Social isolation. My current class has about 70 students, but I haven’t met even one. In a brick-and-mortar setting, there would likely be at least some socializing. Online, it is just me and the instructor. Tonight was the first time where an assignment actually involved another student. I assume my next class will be smaller but will require more interaction. The instructor is setting up a cyber chat option for the class.

Potential success. Taking only one class per semester means I’m at least five years from a degree, maybe more. I’m guardedly optimistic about reaching that goal. With the overscheduled life I lead, sticking to studying will be a big challenge. I want this, but it is still too early to tell if I’ll get it.

Friday, October 05, 2007

This Thing is Fifty

A bright silver flying object changed our world fifty years ago this week. It was the size of a basketball and weighed ten pounds less than I do. Americans could see the small speck twice a day as it crossed the sky like a slow shooting star. Russians could brag about it constantly.

Sputnik was the first human-made satellite in space. It didn’t do much compared to today’s satellites but it scared the hell out of us because of what we thought it and its successors could do. Our morale was shaken too because we apparently lost the coin toss in the space race game and were now on the receiving end, defending our pride and global status. Over the next twelve years we took the ball and ran with it, to take this metaphor a bit further, and scored the ultimate game-winning moon landings.

Today there are nearly a thousand satellites orbiting the earth at any given time. Our lives depend on them in ways we may rarely realize. Weather forecasting, Tom Tom and Desperate Housewives enter our lives by way of satellites. Cell phones that teenage users, map photos clear enough to display license plate numbers, real-time troop tracking – all enabled by satellites.

We won the race to the moon but haven’t been back since 1972. Outer space exploration that once promised Mars colonies and lunar vacations is now limited to multi-national high tech constructions projects. The science that launched humans out of Earth’s gravitational pull continues to have positive influence on our ground-based lives but only connects to the final frontier in movies.

October 4th marks not only the birth of the space age but also the beginning of highly-visible acting careers for Hugh Beaumont, Barbara Billingsley, Tony Dow and Jerry Mathers.

Here are a few other things associated 1957:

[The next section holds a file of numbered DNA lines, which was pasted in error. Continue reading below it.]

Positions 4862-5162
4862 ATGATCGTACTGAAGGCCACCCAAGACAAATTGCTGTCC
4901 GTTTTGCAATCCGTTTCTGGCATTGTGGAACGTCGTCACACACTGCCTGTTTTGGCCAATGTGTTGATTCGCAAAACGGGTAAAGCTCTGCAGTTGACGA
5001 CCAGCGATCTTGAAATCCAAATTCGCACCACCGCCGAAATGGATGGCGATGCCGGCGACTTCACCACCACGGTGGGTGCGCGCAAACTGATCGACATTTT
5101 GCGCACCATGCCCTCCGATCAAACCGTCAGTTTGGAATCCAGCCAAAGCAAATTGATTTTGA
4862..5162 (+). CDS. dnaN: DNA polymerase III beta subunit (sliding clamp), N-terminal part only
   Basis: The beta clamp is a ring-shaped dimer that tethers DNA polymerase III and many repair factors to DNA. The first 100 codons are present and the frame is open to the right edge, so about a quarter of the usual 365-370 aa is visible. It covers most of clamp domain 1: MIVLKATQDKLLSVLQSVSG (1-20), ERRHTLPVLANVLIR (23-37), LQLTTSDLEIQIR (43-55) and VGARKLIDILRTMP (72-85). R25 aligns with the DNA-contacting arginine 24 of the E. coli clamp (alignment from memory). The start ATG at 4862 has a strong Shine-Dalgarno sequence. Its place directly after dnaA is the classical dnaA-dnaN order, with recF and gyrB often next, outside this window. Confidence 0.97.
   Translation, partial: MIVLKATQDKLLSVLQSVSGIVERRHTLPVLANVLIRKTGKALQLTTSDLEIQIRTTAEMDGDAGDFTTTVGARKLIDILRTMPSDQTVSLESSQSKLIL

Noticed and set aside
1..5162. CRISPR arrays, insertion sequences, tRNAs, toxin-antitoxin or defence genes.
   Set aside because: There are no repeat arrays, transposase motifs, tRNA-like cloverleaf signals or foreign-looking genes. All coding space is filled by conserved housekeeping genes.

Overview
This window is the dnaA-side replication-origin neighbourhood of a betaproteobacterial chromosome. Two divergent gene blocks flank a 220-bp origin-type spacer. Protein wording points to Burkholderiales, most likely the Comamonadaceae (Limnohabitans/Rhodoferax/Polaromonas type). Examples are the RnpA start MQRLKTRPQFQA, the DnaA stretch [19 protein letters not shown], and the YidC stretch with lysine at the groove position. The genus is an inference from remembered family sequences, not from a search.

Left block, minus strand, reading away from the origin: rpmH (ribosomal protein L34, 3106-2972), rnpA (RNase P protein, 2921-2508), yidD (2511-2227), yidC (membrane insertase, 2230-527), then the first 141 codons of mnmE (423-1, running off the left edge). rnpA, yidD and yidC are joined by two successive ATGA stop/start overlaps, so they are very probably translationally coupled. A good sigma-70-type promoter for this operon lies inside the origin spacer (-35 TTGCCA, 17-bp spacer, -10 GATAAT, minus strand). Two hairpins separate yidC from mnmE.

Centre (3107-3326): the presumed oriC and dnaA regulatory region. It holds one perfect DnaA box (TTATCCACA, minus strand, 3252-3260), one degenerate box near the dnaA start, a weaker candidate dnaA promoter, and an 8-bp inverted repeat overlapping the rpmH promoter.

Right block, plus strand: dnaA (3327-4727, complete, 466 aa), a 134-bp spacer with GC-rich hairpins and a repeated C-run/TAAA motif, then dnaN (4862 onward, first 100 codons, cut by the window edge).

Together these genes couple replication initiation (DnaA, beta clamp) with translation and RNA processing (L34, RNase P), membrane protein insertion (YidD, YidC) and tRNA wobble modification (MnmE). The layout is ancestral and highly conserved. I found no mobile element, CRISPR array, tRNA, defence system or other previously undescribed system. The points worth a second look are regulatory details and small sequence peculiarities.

- Celebrities Melanie Griffith, Matt Lauer, Paul Reiser and Geena Davis were born and Humphrey Bogart died.

- Liz Taylor’s 3rd marriage and I Love Lucy’s last episode.

- Buddy Holly and Tommy Dorsey shared space on the pop music charts and John Lennon met Paul McCartney.

- Dwight Eisenhower was president, gasoline costs 24 cents per gallon and you could buy a new Ford for $2000.

- My hometown New Orleans gets its 2nd and 3rd TV stations and the Governor of neighboring state Arkansas calls out the National Guard to prevent nine black children from entering a public school.

Boomers know first hand how much the world has changed in fifty years. But age doesn’t really matter. If you are reading this, your life has been influenced by a Friday night rocket launch in Russia on October 4, 1957. According to an article in the Washington Post this week, Sputnik led to the formation of a U.S. government agency that developed the computer network we now know as the internet.

Saturday, September 29, 2007


You’ve probably heard me say that I’ve spent most of my adult life working in the media, mostly radio. My main job for the last few years has been making commercials, hyping everything from cars to granite countertops to my radio station, WMZQ, the Country Music station in Washington, DC. But my first love was always to be on the air as a DJ.

I started my career as a Rock DJ in the 70s and have played many different kinds of music on the radio over the years. I like nearly everything, but Country has been my favorite genre since I “discovered” it during the Garth Brooks era. My 16-years-and-counting run at WMZQ began with DJ duties and gradually evolved into the commercial production job I now have.

A few weeks ago, however, my career came full circle. Sort of.

In addition to my regular duties, I have returned to the airwaves as a DJ – for 3 hours a week. Yes, Friends, three hours … 6am – 9am, Eastern on Saturday mornings.

And this little show features the twangy country. Most of what we play on WMZQ is from today back to the early 90s. The “America’s Music” show, my little 180 minutes, includes mostly 1980s Country, with a lot of 70s and even some 60s and 50s.

In other words, I play 3 hours of BoomerTwang.